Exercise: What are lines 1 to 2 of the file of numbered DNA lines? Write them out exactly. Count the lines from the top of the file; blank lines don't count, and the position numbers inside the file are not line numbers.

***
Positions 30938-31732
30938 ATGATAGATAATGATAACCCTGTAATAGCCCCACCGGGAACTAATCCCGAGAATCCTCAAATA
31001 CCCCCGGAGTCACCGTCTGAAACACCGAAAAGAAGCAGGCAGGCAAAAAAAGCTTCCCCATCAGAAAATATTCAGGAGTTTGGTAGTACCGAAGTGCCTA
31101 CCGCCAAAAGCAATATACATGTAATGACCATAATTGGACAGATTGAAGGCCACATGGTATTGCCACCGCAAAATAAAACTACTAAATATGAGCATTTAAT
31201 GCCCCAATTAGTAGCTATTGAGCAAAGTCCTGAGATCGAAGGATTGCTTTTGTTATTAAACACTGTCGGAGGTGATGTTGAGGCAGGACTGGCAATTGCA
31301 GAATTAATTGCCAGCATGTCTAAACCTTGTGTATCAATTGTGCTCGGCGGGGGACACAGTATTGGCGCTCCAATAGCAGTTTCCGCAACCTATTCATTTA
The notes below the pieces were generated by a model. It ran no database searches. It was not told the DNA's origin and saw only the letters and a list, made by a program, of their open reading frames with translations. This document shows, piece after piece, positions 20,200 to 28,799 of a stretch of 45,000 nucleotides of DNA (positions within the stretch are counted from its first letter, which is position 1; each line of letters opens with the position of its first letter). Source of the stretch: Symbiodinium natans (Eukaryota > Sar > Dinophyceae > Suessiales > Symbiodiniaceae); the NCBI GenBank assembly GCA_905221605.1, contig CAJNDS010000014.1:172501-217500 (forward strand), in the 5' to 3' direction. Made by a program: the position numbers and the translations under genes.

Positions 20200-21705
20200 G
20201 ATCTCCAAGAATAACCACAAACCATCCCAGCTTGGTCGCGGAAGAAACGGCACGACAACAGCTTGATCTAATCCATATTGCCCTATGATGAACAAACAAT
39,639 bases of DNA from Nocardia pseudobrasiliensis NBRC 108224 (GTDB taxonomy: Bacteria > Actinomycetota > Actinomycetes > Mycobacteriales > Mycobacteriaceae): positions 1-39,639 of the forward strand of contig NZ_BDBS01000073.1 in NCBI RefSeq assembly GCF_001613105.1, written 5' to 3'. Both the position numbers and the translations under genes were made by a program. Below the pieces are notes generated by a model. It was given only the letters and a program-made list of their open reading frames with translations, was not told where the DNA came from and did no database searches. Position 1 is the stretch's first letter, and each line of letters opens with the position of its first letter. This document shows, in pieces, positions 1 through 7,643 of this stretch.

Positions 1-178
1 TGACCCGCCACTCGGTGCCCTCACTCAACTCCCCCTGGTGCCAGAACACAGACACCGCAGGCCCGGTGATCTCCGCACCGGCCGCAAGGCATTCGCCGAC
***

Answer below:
Positions 30938-31732
30938 ATGATAGATAATGATAACCCTGTAATAGCCCCACCGGGAACTAATCCCGAGAATCCTCAAATA